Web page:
Take a deep breath, fellow Ford
How visible? Very: Think about the last time you saw a police car.
You probably see police cars almost every day, though unless you're a police officer (or a crook), you likely don't think much about them -- until you see one looming behind you. And for quite a few years now, that maybe-not-so-welcome face in the mirror was likely to have been a Ford Crown Victoria Police Interceptor, the longtime undisputed leader of the U.S. police-car market.
The last bastion of the old Big Three
While Chrysler has recently made some inroads with its Dodge Charger -- the speedy Hemi-powered sedan is a favorite of a number of highway-patrol units -- and General Motors has picked up a few sales here and there, Ford is the clear king. More than 70% of U.S. police cars are Crown Vics, and about 75,000 new police cars are built and sold here every year.
But the Crown Vic is an elderly design, and next year it'll turn in its badge. All of the American automakers are launching new designs, and the battle for market share should be fierce. (And no, I don't see Toyota
Now, I said "American automakers" -- but there's a twist: There are four companies entering this upcoming contest.
Yes, I said four. Ford, GM, Chrysler ... and one you've probably never heard of.
Get to know this new face
Unless you're a hardcore car geek or a big fan of police-car technology, I'm betting you haven't heard of Indiana-based Carbon Motors. Carbon Motors is an auto start-up with a twist: While most automotive startups have historically aimed at building unusually fast sports cars for unusually wealthy car enthusiasts, Carbon wants to be America's go-to maker for police cars, the sports car's natural nemesis.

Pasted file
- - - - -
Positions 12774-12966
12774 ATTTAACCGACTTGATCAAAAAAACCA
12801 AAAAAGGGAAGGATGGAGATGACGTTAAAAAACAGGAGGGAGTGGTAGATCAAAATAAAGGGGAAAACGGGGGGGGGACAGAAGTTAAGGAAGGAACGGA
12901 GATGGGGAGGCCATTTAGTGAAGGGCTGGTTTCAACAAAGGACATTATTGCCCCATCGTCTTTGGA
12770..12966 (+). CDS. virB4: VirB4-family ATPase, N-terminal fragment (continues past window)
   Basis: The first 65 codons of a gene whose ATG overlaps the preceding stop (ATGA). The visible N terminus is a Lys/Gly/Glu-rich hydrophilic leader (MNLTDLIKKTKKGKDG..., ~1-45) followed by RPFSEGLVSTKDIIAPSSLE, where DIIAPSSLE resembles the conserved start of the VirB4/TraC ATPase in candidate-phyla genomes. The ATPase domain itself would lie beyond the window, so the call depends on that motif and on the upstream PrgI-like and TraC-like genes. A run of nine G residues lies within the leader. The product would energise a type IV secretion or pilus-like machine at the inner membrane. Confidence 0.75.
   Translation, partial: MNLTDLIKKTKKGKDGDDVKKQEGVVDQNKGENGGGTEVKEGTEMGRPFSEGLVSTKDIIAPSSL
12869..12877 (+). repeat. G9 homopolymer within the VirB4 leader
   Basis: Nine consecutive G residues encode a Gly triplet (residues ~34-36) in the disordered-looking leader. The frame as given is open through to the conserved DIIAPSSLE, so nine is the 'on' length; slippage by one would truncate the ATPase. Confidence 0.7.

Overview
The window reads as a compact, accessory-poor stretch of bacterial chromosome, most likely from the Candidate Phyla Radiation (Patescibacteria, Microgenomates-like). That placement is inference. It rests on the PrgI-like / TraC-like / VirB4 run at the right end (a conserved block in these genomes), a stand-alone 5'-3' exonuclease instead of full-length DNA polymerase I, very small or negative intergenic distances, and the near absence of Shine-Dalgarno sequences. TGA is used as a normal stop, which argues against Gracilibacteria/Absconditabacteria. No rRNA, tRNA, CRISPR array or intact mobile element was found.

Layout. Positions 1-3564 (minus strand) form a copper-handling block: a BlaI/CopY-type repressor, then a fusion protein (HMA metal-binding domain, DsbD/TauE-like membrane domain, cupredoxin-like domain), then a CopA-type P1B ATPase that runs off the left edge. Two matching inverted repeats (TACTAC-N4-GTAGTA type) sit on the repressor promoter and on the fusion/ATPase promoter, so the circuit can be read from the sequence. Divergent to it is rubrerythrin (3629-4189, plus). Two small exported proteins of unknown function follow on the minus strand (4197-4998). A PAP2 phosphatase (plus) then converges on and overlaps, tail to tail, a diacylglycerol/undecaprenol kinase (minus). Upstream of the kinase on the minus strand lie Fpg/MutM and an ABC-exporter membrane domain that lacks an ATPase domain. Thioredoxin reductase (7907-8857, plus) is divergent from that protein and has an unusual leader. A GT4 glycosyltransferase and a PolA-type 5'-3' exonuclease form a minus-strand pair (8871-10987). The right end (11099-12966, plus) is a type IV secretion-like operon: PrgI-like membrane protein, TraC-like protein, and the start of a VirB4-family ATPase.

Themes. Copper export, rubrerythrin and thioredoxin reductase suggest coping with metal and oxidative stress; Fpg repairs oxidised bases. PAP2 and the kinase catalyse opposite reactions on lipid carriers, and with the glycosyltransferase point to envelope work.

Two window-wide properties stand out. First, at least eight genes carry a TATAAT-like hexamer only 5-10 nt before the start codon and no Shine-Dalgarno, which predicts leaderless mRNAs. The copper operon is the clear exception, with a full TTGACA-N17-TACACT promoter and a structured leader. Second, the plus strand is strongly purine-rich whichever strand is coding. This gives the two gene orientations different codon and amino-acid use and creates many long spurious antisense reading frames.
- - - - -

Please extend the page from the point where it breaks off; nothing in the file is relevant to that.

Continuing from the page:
And the upstart company, co-founded by a former police officer and a former Ford executive, might actually succeed.
Police cars might seem like a tricky niche market for a new manufacturer to break into. A newcomer have to compete with the Detroit automakers' economies of scale, and police departments understandably tend to favor proven solutions when lives are on the line. Put another way, there's a reason that almost all police cars are Crown Vics or Chargers: Cops know they work.
But as I said above, the Crown Vic is going away next year. That means those 75,000 sales a year will be up for grabs, and Carbon has been preparing for that moment for several years now. Their first model, the Carbon E7, has garnered some 12,500 preorders, the company says, on the strength of its sturdy design, cop-friendly features, and environmental friendliness.
And in a sign that they may have even more orders in their pocket, Carbon this week announced a deal to buy diesel engines and transmissions from BMW -- more than 240,000 engines, according to one source, which would power a lot of black-and-whites.
They're clearly serious. But then, so are the once-Big Three.
The established entries
Police cars have varied over the years, but they tend to be big, rear-wheel-drive four-door sedans with V8 power. Ford's new entry, however, is based on the Taurus -- a front-wheel-drive car powered by V6s. The company has clearly anticipated objections by making all-wheel-drive and a V8-like turbo engine available, at extra cost -- but given the conservative instincts of those who buy police cars, those options may not be enough.
GM and Chrysler, like Smith & Wesson
Likewise the new fleet-only Chevrolet Caprice, which will be built on an extended version of the same rear-wheel-drive platform that underpins the Camaro. GM has said that the Caprice will be available with a high-horsepower V8 and cop-friendly features like special seats and an oversized trunk.
And then there's Carbon's E7, which is rear-wheel drive, diesel-powered, designed from the ground up as a police car, and will supposedly be available with decidedly non-civilian options like "radiation, chemical, and biological threat detection". It's an intriguing package, but until Carbon announces pricing and releases some samples for testing, it'll be hard to gauge its likely impact.
One thing's for sure, though: That face in your rear-view mirror is going to be changing soon.
Fool contributor John Rosevear owns shares of Ford. Ford Motor is a Motley Fool Stock Advisor selection. Try any of our Foolish newsletters today, free for 30 days. The Fool's disclosure policy lacks the right to remain silent, and that's a good thing.
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